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Arts and Crafts: Art Blogging 101
Art Blogging 101: Think Locally / Regionally When Blogging About Art
by Brian Sherwin


The artists I've known over the years tend to share a desire -- they want to have a solid local or regional presence. In other words, they want to be recognized for their art within their community or surrounding community. In addition to that, they often desire to be a 'known name' within their local art community -- even if their art community is spread out between several towns/cities (which may very well be the case for an artist living in a small city or rural town). Establishing local / regional recognition can be an uphill battle no matter where you live. That said, many artists appear to forget that their art blog can help in the 'climb' -- even if it amounts to just one little step (connection) at a time.


Before I delve into this further I want to offer some clarification. This Art Blogging 101 article was written with small city / rural artists in mind -- and how they can benefit from local online searches for specific art-related venues/events in their area. Artists living in larger cities may be able to benefit from this strategy as well -- though it will be more difficult to achieve. Especially if the 'big city' in question happens to have a very active art community -- and thus a steady flow of online content about art news in general. Point blank -- the 'numbers' can work against 'big city' artists... you'll understand if you read further.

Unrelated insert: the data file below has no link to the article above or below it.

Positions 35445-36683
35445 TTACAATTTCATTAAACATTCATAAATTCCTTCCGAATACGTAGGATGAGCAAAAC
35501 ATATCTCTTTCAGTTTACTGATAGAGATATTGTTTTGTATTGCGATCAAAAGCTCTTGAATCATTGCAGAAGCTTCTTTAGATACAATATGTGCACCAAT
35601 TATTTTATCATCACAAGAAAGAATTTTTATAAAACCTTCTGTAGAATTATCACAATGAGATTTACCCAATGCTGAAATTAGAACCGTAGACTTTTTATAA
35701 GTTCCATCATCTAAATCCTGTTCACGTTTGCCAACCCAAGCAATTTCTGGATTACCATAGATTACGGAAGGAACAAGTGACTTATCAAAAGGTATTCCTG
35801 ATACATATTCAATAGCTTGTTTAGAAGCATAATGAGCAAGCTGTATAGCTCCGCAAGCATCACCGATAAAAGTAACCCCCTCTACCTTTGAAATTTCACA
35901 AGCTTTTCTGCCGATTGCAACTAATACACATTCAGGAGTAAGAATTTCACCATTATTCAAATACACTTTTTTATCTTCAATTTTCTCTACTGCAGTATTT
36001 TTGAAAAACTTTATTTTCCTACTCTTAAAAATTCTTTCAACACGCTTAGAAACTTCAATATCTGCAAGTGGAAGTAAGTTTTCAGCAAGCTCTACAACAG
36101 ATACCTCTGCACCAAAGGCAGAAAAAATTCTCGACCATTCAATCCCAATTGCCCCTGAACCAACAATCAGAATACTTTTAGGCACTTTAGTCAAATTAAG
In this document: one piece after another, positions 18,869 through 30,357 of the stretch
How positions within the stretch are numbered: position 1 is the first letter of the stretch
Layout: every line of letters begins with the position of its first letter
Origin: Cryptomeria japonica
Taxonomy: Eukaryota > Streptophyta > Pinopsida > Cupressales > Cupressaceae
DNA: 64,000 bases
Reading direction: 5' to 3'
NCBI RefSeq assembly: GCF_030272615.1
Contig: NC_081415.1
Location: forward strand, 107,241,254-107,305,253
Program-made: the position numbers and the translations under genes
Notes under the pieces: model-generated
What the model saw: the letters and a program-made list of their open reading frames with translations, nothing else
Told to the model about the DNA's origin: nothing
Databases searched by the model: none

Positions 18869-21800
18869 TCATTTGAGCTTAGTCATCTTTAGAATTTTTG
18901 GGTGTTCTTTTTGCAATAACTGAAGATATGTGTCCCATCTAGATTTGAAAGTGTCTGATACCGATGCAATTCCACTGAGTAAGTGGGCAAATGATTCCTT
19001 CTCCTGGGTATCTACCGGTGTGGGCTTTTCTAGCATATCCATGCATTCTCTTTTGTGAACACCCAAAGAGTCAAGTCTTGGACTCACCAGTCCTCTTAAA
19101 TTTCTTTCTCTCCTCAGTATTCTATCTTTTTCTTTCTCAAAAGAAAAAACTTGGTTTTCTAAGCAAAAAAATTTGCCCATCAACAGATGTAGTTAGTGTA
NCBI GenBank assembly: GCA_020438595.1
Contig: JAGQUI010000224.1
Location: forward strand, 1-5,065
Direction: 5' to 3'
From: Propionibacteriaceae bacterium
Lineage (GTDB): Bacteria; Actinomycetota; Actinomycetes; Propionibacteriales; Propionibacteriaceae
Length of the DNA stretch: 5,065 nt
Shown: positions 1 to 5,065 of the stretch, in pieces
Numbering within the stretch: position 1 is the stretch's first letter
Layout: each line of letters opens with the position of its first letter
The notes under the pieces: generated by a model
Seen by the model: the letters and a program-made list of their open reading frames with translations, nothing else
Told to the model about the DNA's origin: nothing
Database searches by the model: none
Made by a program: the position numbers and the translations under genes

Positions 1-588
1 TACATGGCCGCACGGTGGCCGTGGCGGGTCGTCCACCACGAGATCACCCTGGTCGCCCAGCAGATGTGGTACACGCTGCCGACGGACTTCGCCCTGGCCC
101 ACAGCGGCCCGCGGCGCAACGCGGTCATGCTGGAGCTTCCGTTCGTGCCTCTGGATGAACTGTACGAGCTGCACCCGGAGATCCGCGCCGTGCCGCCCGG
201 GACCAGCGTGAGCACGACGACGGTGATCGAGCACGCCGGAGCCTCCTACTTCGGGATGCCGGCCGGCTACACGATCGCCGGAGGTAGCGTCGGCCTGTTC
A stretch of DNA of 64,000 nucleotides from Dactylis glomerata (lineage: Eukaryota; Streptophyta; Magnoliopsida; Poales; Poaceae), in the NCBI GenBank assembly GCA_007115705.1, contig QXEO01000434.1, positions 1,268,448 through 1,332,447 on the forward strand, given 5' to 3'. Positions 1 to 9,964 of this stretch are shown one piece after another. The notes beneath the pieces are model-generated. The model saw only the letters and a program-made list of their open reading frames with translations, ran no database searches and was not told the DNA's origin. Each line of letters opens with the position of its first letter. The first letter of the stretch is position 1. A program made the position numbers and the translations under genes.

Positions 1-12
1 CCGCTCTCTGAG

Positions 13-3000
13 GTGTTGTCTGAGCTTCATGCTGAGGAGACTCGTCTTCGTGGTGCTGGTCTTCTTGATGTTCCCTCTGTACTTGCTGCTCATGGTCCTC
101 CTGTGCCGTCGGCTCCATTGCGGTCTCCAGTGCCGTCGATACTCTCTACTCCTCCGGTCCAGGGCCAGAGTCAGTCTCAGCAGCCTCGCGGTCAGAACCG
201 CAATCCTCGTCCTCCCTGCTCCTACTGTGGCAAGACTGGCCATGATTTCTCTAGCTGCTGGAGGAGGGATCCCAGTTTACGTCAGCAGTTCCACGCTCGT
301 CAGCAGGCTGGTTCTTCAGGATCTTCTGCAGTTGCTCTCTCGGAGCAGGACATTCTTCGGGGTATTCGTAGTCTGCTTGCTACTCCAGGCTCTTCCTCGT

I'll make this short and bitter sweet -- many artists fail to take advantage of their art blog when seeking local / regional recognition for their art. They want to establish themselves within their local / regional community -- but fail to take advantage of one of the most powerful tools at their fingertips... that being, the power of the Internet. They fail to benefit from online searches made by local / regional art lovers. They forget that online documentation of their local / regional art experiences can be just as important -- for establishing 'real world' presence AND connections -- as receiving local press in traditional print.


I'll offer a fictional example: Jane the Artist has a steady track record of being involved in local /regional art exhibits, art fairs and other art-related events -- but if you visit Jane's art blog you will not find any blog posts about those events and experiences. Jane has failed to establish an online connection between her local / regional 'offline' art marketing efforts and those specific art venues. Thus, her artist website will likely not show up in search results when people from her surrounding community submit online searches for those specific local art galleries, art fairs and other art events.